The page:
Our review – you’re sure to see a family member you recognise!
Our theatre reviewer and culture vulture guest blogger Lorna laughed so much it made her face hurt, giving it a four star review.
Based on the 1959 novel by acclaimed writer Keith Waterhouse, Billy Liar tells the troubles of young northern lad Billy Fisher trying to make sense of the world he finds himself in.
The play centres around the Fisher household which consists of Billy, his hardy mother Alice – who seems to let him get away with too much and his hot headed dad Geoffrey, whose levels of patience with his son are quickly diminishing.
Billy’s grandmother Florence Boothroyd, who takes her tea by the pint pot and hates food waste, completes the family unit.
Pathological liar and perpetual daydreamer Billy left grammar school only to be unwillingly pushed straight into the world of work by his father, ending up as a lowly clerk at the local undertakers Shadrack and Duxbury.
Bored by his job and the mundanity of his life Billy creates his own fantasy world and lurches from one tall tale to the next, often without the foresight to know he’ll be found out soon enough.
His latest fable to his parents is that he has been offered a job in London, script writing for a comedian they’ve never heard of. He dreams of moving there to make it big and have his talents recognised.
However it seems he has made commitments elsewhere as he lands himself in the hottest water yet. Billy has managed to find himself engaged to two girls at once, neither of whom he seems particularly fussed with, for it is the ‘scruffy’ and absent Liz to whom his heart truly belongs.
Not to mention the fact that his mother thinks he’s too young to marry and his father gives him an ear bashing about how he’ll ever be able to support a wife!
The contenders in question are the prim and proper Barbara – who is in danger of a vitamin c overdose from the amount of oranges she eats. Boring as much as she is polite, Billy has convinced Barbara they will marry and live in a cottage in Devon. With the ring on her finger and an orange in hand (at all times) Barbara heads to the Fisher household to meet the family.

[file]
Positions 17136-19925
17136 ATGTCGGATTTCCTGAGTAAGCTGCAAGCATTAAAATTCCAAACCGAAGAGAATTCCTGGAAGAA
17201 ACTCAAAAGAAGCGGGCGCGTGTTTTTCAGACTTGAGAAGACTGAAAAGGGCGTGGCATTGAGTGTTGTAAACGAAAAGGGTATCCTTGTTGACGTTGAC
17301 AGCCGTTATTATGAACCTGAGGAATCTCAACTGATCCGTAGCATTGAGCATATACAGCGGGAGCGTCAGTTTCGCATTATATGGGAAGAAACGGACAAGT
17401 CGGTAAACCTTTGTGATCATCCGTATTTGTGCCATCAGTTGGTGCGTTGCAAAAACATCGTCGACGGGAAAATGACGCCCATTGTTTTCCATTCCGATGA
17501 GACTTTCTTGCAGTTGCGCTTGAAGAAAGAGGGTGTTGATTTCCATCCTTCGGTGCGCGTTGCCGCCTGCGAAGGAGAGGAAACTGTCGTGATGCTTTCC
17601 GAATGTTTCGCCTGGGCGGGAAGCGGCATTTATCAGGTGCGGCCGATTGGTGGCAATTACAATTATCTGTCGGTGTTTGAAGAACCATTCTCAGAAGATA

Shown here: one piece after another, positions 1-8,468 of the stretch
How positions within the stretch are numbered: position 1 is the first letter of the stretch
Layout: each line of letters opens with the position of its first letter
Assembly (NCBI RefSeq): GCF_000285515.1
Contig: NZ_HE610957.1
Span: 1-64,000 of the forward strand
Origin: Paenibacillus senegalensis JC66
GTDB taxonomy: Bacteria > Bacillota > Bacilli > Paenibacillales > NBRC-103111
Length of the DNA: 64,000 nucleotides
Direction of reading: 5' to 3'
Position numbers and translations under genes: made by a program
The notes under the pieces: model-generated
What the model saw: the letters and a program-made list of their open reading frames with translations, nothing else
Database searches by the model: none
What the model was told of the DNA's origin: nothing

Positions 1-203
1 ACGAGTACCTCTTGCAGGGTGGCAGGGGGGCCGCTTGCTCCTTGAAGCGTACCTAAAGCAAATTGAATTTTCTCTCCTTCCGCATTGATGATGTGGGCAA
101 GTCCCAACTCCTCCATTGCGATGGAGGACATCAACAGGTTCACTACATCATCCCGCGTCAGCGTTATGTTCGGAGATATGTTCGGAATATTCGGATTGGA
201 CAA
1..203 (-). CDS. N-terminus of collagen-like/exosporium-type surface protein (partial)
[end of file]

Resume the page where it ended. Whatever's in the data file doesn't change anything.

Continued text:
In contrast, girlfriend number two is the bolshy and tempestuous Rita, to whom Billy has spun the tale that her engagement ring is at the jewellers for a resize. When Barbara and Rita collide explosively it all goes pear shaped for Billy, then a tragic turn of events bring things back down to earth.
The latest incarnation of Billy Liar, directed by Sam Yates, is perfectly cast with particularly memorable performances from Harry McEntire as Billy and Katie Moore as Rita.
The staging and set is spot on as ever at The Royal Exchange, making you feel immediately at home in the unremarkable and true to the period living room of the Fisher family.
Much like your granny’s house the set immediately relaxes you, but you’re soon disrupted by the entrance of the characters and woken up to the dramas of everyday life from a unique vantage point.
My favourite thing about the play is that the characters and the family dynamics are as true now as they were in the 1960s and I defy anyone not to be able to relate one of the characters to their own family. Whether it’s your hard working dad who swears between every other word and is losing his hair an at alarming rate; or your grandma who lived through the aftermath of a world war and can’t understand why the youth of the next generation dare whinge over a thing – typified by my own nana’s favourite catchphrase “you don’t know you’re born”.
Billy Liar runs from 13th June – 12th July 2014. For more information, to book tickets and for a full cast list, click here.
Photographs: Jonathan Keenan for The Royal Exchange